may:
i~ logically in the place of a reassembly rule attd m a y
therefore be one of really r e a s s e m b l y rules associated with
t h e given decomposition.
Another form of reassembly rule is
(NEWKI::Y)
s be
the
the
no
ear, :
ple,
ing :
•
.)
for
to :;
v..,deh serves the eas{~ in which attempts to nmtch o n the
(:urcently regnant keyword are to be given up and the
end.ire decomposition a~d reassembly process is to s t a r t
a ~ a h t on the basis of the keyword to be found in the
keystack. Whenever this rule is invoked, the top of ttle
k('ysta('k is "popped Ul)" once, i.e., the new regnant keyw o r d recovered and removed from the keystack, att(.l the
e n t i r e process reinitiated as if the initial text scan had jusla
termirmted. This mechanism makes it possible to, in effect,
test on key phrases as opposed to single key words.
A serious problem whieh remains to be discussed is the
reaction of the system in ease no keywords renmin to
s e r v e as transformation triggers. This can arise either in
cas:, the ke3"stack is emI)ty when N E W K E Y is invoked or
w h e u the input text. contained no keywords initially•
T h e simplest meelmnism supplied is in the form of the
special reserved keyword " N O N E " which must be part of
n n y script. The script writer must assoeiate the universally
m a t c h i n g deeomposition rule (0) with it and follow this b y
as m a n y content-h'ee remarks in the form of transformat i e d rules as he pleases. (Exmnples are: "Please go on",
r h a r s very interesting" and " I see".)
T h e r e is, however, another mechanism which causes the
s y s t e m to respond more spectacularly in the absence of a
key. The word " M E M O R Y " is another reserved pseudokeyword. The k e y list structure associated with it differs
• "Volume 9 / N u m b e r 1 / J a n u a r y , 1966
:i
f r o m the ordinary one in some respects. An example
ilIuminat:es this point.
Consider tile following structure:
(MEMORY MY
(0 Y O U R 0 = LETS DISCUSS F U R T H E R WHY YOUR 3)
(0 Y O U R 0 - EARLIER YOU SAID YOUR 3)
T h e word " M Y " (which must be an ordinary keyword
as well) has been selected to serve a special function.
W h e n e v e r it is the highest ranking keyword of a text one
of the transformations on the M E M O R Y list is randomly
selected, a n d a copy of the text is transformed accordingly.
T h i s transformation is stored on a first-in-first-out stack
for later use. The ordinary processes already described are
t h e n carried out. When a text without keywords is encountered later and a certain counting mechanism is in a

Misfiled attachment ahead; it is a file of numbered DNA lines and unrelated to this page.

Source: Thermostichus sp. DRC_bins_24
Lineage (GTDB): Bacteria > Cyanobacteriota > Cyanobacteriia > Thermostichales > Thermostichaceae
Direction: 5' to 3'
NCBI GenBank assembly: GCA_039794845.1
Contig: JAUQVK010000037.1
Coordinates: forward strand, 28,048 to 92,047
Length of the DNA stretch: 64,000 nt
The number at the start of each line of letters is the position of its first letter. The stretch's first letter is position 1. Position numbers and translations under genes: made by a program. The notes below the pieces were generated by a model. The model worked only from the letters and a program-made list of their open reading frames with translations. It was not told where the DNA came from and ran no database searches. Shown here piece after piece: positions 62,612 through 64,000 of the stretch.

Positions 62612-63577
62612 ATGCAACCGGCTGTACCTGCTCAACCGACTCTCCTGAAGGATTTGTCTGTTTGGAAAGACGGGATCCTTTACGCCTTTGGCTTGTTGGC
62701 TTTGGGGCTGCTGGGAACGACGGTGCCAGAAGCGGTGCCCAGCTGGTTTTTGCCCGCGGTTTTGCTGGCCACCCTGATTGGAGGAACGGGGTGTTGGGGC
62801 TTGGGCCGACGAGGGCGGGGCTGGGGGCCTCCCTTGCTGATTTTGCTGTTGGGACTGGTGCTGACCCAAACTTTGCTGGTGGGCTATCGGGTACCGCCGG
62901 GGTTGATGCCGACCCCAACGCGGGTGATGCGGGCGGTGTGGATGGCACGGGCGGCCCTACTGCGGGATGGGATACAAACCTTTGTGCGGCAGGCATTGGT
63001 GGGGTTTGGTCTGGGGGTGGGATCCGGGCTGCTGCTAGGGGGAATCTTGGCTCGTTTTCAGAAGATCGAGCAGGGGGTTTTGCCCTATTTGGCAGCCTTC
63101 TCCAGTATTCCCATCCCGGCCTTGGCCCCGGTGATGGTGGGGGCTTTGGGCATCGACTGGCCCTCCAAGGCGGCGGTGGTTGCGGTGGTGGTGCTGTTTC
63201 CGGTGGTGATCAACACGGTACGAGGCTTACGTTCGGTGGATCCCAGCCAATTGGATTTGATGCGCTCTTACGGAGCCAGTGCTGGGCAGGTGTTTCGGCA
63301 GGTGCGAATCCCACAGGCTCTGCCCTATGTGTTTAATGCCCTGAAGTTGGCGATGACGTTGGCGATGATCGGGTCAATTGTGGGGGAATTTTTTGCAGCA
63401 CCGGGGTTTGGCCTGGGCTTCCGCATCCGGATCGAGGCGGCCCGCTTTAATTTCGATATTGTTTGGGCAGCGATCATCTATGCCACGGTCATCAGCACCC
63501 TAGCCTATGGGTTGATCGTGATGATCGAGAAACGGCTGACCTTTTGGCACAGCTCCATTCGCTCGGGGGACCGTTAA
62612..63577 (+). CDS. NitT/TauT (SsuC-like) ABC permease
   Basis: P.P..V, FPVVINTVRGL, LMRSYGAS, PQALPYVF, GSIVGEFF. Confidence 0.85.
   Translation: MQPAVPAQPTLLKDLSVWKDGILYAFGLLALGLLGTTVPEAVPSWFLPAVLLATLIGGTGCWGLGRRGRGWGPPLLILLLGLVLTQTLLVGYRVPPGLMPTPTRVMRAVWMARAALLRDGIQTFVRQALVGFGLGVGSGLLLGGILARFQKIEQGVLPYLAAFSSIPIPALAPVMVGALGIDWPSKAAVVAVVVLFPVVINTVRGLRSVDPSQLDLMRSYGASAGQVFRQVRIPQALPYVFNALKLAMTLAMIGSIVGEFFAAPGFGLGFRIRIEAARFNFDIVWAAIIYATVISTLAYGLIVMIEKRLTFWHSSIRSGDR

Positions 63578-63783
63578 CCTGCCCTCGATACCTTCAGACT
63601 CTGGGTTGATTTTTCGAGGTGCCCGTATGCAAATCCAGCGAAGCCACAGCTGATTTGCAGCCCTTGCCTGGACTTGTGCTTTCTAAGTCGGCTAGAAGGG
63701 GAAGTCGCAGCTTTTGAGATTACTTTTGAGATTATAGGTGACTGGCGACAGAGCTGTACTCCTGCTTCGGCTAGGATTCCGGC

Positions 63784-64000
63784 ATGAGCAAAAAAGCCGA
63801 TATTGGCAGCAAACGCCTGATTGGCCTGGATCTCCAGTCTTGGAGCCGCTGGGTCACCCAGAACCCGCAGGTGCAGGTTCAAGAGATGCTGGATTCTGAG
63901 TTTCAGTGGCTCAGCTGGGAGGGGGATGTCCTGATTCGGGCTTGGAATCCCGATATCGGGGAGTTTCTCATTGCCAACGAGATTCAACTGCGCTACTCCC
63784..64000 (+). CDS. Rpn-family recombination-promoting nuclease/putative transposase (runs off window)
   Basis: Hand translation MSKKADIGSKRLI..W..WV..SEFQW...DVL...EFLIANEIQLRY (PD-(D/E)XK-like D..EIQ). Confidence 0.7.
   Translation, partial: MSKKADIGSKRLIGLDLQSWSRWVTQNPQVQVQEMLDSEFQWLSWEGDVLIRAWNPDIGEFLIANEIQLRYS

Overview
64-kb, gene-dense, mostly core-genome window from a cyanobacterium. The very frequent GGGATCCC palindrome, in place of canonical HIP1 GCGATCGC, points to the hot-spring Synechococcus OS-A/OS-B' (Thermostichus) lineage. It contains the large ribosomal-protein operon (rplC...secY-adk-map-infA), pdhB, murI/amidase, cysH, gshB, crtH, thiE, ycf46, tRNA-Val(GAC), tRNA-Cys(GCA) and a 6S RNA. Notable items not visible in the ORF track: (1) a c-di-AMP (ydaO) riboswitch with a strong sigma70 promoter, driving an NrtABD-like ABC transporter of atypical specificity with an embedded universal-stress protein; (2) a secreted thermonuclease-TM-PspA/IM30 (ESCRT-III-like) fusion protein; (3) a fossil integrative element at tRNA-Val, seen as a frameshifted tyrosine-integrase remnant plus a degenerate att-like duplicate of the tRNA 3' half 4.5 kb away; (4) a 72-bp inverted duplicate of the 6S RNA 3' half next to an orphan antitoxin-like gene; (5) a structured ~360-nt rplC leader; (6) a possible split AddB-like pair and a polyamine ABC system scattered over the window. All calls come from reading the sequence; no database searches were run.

particular state and the stack in question is not empty,
then the transformed text is printed out as the reply• I t
is, of course, also deleted from the stack of such transformations.
T h e eurrent version of E L I Z A requires that one keyword
be associated with M E M O R Y and that exactly four
transformations aceoinpany that word in that context. (An
application of a transformation rule of the form
( L E F T H A N D SIDE = t l I G I I T H A N D SIDE)
is equivalent to the successive application of the two forms
( L E F T H A N D SIDE), (RIGIIT HAND SIDE).)
T h r e e more details will complete the formal description
of the E L I Z A program.
T h e transformation rule mechanism of SLIP is such that.
it permits tagging of words in a text and their subsequent
recovery on the basis of one of their tags. The keyword
" M O T H E R ? ' in ELIZA, for example, m a y be identified
as a noun and as a member of the class "family" as follows:
(MOTHER
DLIST
(/NOUN FAMILY)).
Such tagging in no way interferes with other information
(e.g., r a n k or transformation rules) which may be assod a t e d with the given tag word. A decomposition rule nmy
contain a matching constituent of the form ( / T A G I
T A G 2 . - - ) w h i c h will match and isolate a word in the
subject t e x t having any one of the mentioned tags. If, for
example, " M O T H E R " is tagged as indicated and the
i n p u t text
" C O N S I D E R 5IY AGED M O T t I E R AS WELL AS M E "
subjected to the decomposition rule
(0 YOUR, 0 (/FAMILY) 0)
(remembering that " M Y " has been replaced by " Y O U R " ) ,
t h e n the decomposition would be
(1) C O N S I D E R
(2) YOUR
(3) AGED
(5) AS W E L L AS ME.
(4) M O T H E R
A n o t h e r flexibility inherent in the SLiP text manipulation mechanism underlying E L I Z A is tha or-ing of
m a t c h i n g criteria is permitted in decomposition rules•
T h e above input text would have been decomposed
Communications
o f t h e ACM
41
:t
precisely as stated above by the decomposition rule:
i> <i!:,.tk -erves tile spea]<er to n m rain his sense o~ btqng
J
:-:~::rc:
a,qd understood. T h e ~peak,,~r further d<,:fe::d~his
hnpression (which
even h: real Ere m a y be lhn~o
'
by
,
F \) )
.~
ac:iuoutmg to his conversationa: l?ar{n()rah sorts of back!
(0 YOUR 0 (.FATHEII MOTIIEII) 0)
which, by virtue of the presence of " , " in the sublis¢
struc.ture seen above, would have isolated either the word
" F A T I t E R " or " M O T H E R " (in that order) in the input.
text, whichever occurred first after the first appearance of
the word " Y O U R " .
Finally, the script writer nmst begin his script with a
list, i.e., a message enclosed in parentheses, which contains
the statement he wishes EI.IZA to type when the system
is first loaded. This list nmy be empty.
Editing of an E L I Z A script is achieved via appeal to a
contextual editing program (ED) which is part of the
MAC library. This program is called whenever the input
text to E L I Z A consists of the single word " E D I T " .
E H Z A then puts itself in a so-called dormant state and
presents the then stored script for editing. Detailed
d:-scriptio:t of E D is out of place here. Suftice it to say that
changes, additions and deletions of the script m a y be made
with considerable efficiency and on the basis of entirely